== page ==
- when dealing with a dispute concerning the application of the small claims procedure between consumers and regulated credit providers pursuant to National Consumer Credit Protection Act 2009.
However, absent an express statutory power given to FCFCoA to determine a dispute, proceedings in that Court are a nullity and the Court has no jurisdiction.
His Honour then turned his mind to consider whether proceedings brought in the FCFCoA could (or should) be transferred to the Federal Court of Australia. His Honour held however that because the proceedings in the FCFCoA were a nullity, there was nothing to be transferred and they could not be transferred.
Application of case
The effect of this decision was that the applicant insurer was required to commence fresh proceedings in the Federal Court of Australia. This entailed filing a new statement of claim and the respondent filing a new defence.
This meant that if any limitation period had expired, the applicant would have been out of time.
Whilst the informal procedure in the FCFCoA and the timely way in which the disputes are determined in that forum without formality is desirable, a party commencing proceedings in that jurisdiction must be careful to ensure that the Court has power to determine the dispute.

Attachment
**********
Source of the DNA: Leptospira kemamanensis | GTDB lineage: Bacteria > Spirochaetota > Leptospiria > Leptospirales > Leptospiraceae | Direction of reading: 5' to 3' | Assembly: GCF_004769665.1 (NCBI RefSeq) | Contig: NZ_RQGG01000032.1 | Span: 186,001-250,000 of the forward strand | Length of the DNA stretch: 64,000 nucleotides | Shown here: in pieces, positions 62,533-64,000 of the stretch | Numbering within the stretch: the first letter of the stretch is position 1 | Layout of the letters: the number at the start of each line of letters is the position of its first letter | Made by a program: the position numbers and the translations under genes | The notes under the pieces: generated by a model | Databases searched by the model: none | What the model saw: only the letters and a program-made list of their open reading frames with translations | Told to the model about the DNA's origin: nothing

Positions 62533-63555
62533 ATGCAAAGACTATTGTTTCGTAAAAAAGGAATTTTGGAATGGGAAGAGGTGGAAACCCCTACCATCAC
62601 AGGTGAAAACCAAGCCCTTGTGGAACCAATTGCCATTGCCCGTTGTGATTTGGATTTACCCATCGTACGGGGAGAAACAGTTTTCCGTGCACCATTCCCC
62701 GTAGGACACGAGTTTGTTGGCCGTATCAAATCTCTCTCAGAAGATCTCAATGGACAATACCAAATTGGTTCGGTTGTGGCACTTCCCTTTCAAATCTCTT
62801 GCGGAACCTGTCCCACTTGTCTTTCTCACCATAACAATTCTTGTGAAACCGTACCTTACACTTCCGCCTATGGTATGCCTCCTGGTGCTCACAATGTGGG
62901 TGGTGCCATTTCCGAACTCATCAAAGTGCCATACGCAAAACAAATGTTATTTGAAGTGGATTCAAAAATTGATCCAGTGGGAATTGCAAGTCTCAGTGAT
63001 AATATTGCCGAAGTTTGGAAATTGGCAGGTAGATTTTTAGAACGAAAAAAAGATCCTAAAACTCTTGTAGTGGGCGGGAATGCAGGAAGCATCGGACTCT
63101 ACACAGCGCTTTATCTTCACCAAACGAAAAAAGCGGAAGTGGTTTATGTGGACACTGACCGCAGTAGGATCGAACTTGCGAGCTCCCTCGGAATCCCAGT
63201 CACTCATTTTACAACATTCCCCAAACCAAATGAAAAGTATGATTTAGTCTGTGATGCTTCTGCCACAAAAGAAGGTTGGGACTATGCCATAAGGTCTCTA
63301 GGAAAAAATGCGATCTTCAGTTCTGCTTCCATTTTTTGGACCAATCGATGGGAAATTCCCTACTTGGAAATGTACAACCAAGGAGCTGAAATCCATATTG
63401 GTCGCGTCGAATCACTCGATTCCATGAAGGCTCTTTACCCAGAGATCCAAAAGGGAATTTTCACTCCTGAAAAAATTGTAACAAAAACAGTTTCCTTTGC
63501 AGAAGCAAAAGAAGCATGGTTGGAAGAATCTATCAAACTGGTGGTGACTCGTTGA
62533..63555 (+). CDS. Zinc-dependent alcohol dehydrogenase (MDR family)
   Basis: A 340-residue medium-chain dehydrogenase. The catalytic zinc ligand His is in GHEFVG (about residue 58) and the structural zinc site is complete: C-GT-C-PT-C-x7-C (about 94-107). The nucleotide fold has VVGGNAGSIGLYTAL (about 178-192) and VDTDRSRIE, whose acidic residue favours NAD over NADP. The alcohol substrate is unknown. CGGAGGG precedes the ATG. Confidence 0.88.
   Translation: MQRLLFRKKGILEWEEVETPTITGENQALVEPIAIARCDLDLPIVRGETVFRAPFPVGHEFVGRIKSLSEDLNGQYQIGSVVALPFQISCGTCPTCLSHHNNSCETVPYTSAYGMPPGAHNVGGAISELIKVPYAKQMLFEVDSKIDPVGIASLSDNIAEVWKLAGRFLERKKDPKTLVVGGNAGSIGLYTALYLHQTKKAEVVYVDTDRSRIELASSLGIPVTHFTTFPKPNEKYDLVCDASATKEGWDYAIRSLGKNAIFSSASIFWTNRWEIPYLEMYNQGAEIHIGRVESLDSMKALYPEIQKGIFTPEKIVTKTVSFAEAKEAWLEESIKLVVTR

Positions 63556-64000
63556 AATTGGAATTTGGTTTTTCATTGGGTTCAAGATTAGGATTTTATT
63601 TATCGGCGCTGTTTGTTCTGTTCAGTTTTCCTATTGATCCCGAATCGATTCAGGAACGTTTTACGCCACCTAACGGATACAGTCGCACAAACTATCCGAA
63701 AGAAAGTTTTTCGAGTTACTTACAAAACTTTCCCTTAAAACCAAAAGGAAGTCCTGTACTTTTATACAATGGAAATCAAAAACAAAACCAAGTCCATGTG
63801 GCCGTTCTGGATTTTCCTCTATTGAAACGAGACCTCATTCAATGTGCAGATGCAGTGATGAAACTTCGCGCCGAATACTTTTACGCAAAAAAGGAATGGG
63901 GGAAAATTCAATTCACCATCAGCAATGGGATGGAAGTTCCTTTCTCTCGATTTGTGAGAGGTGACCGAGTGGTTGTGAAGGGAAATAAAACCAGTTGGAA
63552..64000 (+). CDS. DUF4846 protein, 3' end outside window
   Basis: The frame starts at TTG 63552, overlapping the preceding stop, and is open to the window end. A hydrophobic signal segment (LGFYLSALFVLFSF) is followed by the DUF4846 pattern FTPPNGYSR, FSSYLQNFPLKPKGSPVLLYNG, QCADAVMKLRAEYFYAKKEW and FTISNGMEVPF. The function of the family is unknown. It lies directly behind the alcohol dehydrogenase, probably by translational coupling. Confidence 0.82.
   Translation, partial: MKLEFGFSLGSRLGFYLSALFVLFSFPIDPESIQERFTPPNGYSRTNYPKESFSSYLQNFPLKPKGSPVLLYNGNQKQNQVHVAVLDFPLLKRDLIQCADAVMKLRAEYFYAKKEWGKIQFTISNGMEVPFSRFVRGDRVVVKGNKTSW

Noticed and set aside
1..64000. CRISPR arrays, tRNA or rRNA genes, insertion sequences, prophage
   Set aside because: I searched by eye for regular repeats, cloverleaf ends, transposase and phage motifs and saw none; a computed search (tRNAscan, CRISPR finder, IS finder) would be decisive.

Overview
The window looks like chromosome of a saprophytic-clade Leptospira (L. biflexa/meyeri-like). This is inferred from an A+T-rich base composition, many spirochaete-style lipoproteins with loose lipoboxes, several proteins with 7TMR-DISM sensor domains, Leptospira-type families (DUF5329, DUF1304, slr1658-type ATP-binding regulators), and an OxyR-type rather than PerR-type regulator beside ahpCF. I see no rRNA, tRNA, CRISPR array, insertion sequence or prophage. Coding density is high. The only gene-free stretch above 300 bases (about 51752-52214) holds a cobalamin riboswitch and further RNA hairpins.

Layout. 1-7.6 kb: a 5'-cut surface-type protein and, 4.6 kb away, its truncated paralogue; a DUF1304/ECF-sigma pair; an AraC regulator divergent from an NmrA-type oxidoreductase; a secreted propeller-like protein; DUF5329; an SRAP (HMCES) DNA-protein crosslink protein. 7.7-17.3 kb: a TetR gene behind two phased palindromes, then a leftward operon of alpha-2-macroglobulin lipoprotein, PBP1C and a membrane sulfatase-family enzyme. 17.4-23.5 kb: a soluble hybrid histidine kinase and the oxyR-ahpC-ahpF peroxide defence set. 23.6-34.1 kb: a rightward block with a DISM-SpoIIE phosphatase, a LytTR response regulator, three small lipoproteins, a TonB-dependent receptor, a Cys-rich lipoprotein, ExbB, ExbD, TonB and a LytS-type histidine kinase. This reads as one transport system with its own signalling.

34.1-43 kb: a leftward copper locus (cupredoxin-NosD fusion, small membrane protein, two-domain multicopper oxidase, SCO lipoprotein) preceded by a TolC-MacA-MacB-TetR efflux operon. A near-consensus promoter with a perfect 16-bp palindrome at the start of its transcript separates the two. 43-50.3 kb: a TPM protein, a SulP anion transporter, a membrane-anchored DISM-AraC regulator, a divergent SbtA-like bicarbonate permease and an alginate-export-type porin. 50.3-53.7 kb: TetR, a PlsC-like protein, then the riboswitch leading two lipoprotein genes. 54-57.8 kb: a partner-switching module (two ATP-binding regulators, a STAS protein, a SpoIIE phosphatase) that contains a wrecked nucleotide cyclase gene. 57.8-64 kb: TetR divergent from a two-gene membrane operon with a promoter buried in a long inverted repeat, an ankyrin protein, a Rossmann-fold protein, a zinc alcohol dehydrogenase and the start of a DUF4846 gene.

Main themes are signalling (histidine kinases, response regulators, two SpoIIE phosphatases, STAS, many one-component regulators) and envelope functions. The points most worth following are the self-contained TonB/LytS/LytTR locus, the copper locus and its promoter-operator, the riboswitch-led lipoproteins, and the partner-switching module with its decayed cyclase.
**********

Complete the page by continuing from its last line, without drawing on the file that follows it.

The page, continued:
Similarly, the party which is named as a respondent to proceedings in that Court might take strategic and tactical advantage if it can challenge the jurisdiction in the event that no express power is found to give that Court authority to determine a dispute.
Irrespective of the merits of any cause of action, the parties and their lawyers must be careful to ensure that jurisdiction is properly invoked. Where it is not properly invoked, consideration must then be given to how, and the best way, to use that failure to strategically resolve the proceedings at an early point in time.
If you have a query relating to any of the information in this article, or would like to speak with Nick Maley, Partner within Holman Webb’s Workplace Relations Group in respect of a separate matter – please don’t hesitate to get in touch today.